Biodiversity

Small island developing States are renowned for their species diversity and endemism. However, due to the small size, isolation and fragility of island ecosystems, their biological diversity is among the most threatened in the world. Deforestation, coral reef deterioration, habitat degradation and loss, and the introduction of certain non-indigenous species are the most significant causes of the loss of biodiversity in small island developing States. Some of the most precious biological resources for islanders, environmentally, economically and culturally, are marine and coastal rather than terrestrial. This requires a conservation focus that takes into account customary land and reef tenure systems and practices, which may differ from that usually found in larger developed countries. The basic principles and specific actions that are required at the national, regional and international levels to support sustainable development in small island developing states in the area of biodiversity are outlined in Chapters 9 of the BPoA and the MSI.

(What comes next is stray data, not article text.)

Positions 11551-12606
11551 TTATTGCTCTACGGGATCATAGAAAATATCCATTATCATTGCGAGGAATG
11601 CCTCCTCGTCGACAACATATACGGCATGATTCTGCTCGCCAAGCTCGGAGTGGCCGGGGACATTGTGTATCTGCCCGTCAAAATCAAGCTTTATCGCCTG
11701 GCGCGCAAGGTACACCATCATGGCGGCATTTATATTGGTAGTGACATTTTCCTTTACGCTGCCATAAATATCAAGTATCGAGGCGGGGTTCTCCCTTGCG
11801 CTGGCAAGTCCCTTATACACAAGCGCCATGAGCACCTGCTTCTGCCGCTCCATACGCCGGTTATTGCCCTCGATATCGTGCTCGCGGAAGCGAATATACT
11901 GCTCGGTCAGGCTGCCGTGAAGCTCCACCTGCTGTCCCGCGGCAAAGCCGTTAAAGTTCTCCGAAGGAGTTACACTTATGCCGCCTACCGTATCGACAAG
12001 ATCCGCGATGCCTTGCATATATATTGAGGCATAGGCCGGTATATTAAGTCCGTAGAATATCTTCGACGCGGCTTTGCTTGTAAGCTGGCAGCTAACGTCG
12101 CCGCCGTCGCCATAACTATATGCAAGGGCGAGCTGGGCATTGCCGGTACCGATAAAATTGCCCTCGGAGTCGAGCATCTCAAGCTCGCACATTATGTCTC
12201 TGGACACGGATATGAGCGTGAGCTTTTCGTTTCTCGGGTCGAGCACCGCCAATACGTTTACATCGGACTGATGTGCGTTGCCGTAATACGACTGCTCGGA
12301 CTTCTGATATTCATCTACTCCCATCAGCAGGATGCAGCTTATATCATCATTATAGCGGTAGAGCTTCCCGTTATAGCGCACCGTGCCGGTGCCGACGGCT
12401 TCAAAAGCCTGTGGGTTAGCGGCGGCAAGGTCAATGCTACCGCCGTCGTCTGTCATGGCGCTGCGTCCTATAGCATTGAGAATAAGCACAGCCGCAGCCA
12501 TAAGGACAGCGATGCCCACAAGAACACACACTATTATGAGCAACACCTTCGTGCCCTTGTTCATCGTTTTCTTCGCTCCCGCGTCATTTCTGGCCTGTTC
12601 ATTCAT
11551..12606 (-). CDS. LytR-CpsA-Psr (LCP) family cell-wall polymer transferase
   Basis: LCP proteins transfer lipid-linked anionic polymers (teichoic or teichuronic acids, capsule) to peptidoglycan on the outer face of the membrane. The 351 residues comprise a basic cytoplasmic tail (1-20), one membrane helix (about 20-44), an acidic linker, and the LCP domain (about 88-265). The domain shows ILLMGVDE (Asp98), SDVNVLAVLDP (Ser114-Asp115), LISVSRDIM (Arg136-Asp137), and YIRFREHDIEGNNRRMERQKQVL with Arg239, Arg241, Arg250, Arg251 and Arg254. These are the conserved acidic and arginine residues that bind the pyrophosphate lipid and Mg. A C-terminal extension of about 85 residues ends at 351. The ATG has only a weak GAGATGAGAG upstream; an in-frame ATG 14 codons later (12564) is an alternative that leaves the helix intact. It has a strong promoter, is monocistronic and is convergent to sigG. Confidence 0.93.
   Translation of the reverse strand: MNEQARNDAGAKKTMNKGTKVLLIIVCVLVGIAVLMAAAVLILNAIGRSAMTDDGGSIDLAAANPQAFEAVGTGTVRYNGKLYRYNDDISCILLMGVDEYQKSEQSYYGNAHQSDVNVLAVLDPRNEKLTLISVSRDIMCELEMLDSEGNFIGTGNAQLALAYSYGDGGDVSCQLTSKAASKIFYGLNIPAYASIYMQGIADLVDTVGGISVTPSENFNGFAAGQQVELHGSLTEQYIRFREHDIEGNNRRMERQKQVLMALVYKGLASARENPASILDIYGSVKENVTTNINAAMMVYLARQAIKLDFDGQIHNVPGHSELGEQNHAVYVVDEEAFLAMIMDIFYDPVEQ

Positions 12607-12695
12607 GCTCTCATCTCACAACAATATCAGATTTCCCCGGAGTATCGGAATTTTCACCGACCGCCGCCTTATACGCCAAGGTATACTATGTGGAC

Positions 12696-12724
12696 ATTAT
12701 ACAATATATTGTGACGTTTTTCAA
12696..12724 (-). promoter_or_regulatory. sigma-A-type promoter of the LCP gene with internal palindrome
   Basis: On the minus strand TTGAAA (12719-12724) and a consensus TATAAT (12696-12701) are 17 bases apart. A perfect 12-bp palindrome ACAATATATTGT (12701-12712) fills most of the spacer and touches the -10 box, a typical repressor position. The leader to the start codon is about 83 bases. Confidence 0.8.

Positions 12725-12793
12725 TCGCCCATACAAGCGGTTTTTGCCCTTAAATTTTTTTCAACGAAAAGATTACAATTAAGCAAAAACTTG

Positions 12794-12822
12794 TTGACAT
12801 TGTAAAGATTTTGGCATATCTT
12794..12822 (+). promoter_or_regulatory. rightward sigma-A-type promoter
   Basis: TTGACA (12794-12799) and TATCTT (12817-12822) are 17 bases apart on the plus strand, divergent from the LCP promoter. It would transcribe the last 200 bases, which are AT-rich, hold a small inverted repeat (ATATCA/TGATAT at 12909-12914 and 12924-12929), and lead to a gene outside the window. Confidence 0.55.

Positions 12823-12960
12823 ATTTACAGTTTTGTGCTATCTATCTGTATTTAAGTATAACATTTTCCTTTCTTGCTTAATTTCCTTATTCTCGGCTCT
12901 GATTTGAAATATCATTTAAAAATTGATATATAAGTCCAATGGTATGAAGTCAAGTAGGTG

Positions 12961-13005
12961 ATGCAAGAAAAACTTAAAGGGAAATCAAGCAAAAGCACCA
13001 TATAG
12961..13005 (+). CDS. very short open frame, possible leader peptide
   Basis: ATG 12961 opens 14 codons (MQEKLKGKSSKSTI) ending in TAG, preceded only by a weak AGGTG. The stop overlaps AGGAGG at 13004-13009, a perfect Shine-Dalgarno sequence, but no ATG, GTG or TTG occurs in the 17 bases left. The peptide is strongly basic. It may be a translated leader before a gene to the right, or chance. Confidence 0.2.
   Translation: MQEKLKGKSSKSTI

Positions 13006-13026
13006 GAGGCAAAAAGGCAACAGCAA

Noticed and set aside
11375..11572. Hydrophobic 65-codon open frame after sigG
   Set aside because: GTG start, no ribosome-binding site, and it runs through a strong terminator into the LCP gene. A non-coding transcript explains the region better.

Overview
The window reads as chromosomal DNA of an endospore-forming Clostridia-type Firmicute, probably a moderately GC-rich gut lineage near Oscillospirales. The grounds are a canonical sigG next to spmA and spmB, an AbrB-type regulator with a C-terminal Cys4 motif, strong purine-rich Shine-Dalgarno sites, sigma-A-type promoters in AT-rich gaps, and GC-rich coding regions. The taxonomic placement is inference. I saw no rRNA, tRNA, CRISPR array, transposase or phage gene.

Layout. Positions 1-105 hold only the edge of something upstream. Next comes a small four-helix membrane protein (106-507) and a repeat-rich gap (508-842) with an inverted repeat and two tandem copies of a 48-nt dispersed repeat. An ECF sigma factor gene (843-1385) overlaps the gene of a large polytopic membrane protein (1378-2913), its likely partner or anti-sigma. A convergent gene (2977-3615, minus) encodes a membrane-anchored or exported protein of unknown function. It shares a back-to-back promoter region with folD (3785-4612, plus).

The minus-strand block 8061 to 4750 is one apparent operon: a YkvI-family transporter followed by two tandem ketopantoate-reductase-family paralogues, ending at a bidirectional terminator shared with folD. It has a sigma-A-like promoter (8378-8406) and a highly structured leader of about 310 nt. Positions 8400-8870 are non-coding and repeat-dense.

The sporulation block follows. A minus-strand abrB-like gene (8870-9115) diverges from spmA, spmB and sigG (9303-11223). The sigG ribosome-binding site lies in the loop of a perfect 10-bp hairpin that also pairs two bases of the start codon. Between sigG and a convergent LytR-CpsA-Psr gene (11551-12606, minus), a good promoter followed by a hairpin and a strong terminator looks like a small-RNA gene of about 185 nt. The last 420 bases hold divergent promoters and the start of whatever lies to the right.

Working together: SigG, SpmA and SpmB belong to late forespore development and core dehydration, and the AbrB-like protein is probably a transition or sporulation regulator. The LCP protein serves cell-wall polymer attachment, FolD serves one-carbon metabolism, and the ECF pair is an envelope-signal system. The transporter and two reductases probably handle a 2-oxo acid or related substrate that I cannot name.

Thirty eight SIDS are parties to the Convention on Biological Diversity (CBD), and all have produced at least one National Biodiversity Strategy and Action Plan (NBSAP). Twenty nine SIDS are also parties to the Cartagena Protocol on Biosafety of the CBD, which seeks to protect biological diversity from the potential risks posed by living modified organisms resulting from modern biotechnology. Twenty nine SIDS have signed the Convention on International Trade in Endangered Species of Wild Fauna and Flora (CITES), and eleven SIDS are also parties to the Convention on the Conservation of Migratory Species of Wild Animals (CMS).